DBD (dielectric barrier discharge) plasma actuators have in recent years become increasingly attractive in studies of flow control due to their light structures and easy implementation, but the design of a series of actuators enabling drag reduction depends on many parameters (e.g., the length of the actuator, the space between actuators, and voltage applied) and remains a significant issue to address. In this study, velocities created by the DBD plasma actuators in stagnant flow obtained by the numerical model are compared with experimental results. Then, a DNS study is carried on, and spanwise oscillated DBD plasma actuators are examined to obtain a drag reduction in a fully developed turbulent channel flow. This study connects the conventional spanwise oscillated force in drag reduction studies with DBD plasma actuators. While the former is one of the most successful applications for the drag reduction, the latter is a most promising tool with its light and feasible structure.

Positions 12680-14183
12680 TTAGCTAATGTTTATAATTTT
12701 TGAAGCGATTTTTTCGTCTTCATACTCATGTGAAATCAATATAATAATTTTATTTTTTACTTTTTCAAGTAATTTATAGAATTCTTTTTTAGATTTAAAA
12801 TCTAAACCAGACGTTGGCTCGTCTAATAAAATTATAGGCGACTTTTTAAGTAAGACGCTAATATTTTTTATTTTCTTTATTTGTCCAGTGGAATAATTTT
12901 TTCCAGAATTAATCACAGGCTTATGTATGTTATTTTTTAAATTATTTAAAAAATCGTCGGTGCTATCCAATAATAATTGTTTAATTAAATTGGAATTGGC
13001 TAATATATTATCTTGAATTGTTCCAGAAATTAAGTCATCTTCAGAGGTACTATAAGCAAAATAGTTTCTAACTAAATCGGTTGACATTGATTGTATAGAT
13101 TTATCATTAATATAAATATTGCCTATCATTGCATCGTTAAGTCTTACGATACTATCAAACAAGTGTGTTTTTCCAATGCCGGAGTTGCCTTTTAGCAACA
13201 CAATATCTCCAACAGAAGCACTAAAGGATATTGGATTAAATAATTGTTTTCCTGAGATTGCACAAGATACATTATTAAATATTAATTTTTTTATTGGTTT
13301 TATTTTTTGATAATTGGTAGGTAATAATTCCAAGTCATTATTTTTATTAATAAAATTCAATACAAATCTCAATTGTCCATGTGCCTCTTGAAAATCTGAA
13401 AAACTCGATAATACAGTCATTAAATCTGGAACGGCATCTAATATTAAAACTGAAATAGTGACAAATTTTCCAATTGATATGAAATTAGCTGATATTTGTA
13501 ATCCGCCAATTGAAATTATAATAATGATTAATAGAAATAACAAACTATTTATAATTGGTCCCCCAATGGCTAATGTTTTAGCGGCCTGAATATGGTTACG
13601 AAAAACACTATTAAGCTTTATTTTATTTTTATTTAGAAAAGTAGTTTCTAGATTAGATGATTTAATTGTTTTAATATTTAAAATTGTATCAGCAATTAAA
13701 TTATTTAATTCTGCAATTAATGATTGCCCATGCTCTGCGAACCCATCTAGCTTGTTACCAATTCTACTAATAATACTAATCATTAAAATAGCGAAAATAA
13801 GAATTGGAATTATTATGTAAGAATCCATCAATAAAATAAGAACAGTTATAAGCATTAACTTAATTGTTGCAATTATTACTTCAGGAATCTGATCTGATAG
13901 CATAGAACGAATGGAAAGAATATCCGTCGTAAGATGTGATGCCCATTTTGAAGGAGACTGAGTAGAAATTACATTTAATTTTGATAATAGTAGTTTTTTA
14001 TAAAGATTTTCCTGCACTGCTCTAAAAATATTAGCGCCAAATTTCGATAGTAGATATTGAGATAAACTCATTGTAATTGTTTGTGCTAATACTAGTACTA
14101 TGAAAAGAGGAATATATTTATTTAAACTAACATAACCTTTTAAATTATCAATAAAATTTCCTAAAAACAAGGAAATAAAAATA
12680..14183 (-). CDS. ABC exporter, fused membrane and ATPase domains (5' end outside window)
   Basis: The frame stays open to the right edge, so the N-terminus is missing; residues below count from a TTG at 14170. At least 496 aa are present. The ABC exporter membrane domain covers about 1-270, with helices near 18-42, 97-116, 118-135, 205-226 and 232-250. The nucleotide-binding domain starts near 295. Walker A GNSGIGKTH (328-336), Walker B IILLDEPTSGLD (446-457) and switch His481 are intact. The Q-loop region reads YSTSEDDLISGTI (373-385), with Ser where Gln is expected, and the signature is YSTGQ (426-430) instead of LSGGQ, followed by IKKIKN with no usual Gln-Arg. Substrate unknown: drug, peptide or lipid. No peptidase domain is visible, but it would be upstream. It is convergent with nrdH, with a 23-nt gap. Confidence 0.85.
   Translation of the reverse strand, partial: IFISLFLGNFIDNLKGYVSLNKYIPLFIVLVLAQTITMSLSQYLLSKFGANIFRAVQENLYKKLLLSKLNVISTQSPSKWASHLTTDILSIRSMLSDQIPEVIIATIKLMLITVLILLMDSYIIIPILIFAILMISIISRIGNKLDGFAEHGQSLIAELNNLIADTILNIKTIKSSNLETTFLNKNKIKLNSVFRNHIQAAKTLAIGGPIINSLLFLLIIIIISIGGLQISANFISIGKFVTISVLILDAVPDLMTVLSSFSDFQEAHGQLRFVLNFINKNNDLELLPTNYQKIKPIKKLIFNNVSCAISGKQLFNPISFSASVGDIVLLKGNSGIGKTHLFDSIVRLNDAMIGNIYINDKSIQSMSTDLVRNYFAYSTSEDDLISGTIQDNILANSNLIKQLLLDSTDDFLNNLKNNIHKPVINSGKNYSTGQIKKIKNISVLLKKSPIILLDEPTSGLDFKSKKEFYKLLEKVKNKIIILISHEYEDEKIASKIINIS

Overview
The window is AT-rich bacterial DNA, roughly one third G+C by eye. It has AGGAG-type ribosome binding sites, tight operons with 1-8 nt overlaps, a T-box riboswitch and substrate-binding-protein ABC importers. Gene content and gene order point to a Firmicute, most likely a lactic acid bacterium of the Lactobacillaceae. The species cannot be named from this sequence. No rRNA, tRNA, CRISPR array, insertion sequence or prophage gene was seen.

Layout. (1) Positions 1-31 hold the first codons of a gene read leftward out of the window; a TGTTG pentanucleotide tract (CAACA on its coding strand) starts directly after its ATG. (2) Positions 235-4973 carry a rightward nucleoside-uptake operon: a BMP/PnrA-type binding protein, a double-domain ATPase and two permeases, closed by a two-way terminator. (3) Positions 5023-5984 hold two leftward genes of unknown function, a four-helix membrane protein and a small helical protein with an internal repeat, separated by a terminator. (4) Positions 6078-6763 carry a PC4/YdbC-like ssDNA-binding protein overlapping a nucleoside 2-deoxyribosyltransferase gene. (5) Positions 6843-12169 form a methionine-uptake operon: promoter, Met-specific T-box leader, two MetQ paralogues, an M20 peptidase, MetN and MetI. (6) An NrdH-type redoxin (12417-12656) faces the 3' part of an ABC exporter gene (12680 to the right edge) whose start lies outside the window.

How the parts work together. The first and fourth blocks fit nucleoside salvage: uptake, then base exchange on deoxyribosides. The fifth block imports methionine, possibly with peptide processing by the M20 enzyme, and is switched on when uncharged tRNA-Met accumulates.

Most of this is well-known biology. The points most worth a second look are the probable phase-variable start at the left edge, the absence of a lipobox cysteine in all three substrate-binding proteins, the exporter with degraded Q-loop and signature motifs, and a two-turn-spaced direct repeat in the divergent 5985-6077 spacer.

Liquid jet disintegration memory effect on downstream spray fluctuations in a coaxial twin-fluid injector
This paper intends to investigate the influence of unsteadiness in the liquid jet disintegration process on downstream fluctuations of spray characteristics in a coaxial twin-fluid injector. Time-resolved high-speed shadowgraphic imaging of the spray was obtained for different axial locations downstream of the injector exit at z = 0, 8Dl, and 30Dl, where Dl is the central liquid tube diameter. The primary jet breakup unsteadiness close to the injector exit was characterized by measuring both shear-driven Kelvin–Helmholtz (KH) instability and flapping instability in addition to jet breakup length fluctuations. Downstream of the liquid jet core region, the liquid shedding rate ([math]) was measured at z = 8Dl. The power spectrum of time series data of instantaneous volume mean diameter (VMD) measured at z = 30Dl indicated periodic variation of the droplet size. The corresponding frequency (fVMD) was obtained. It was found that for lower range of gas-to-liquid momentum flux ratio (M < 4), both [math] and fVMD are larger than the frequency of KH instability. Also, for such conditions, larger temporal variation of the droplet size is realized, and this leads to higher fluctuations of the local liquid mass flux. Proper orthogonal decomposition analysis of the shadowgraph images for different axial locations identified similar topology of the dominant mode that corresponds to flapping instability. The results suggest that even far downstream of the injector exit, some memory of the upstream unsteady jet breakup process is retained, which strongly influences spatio-temporal evolution of droplet characteristics, thereby contributing to local spray fluctuations.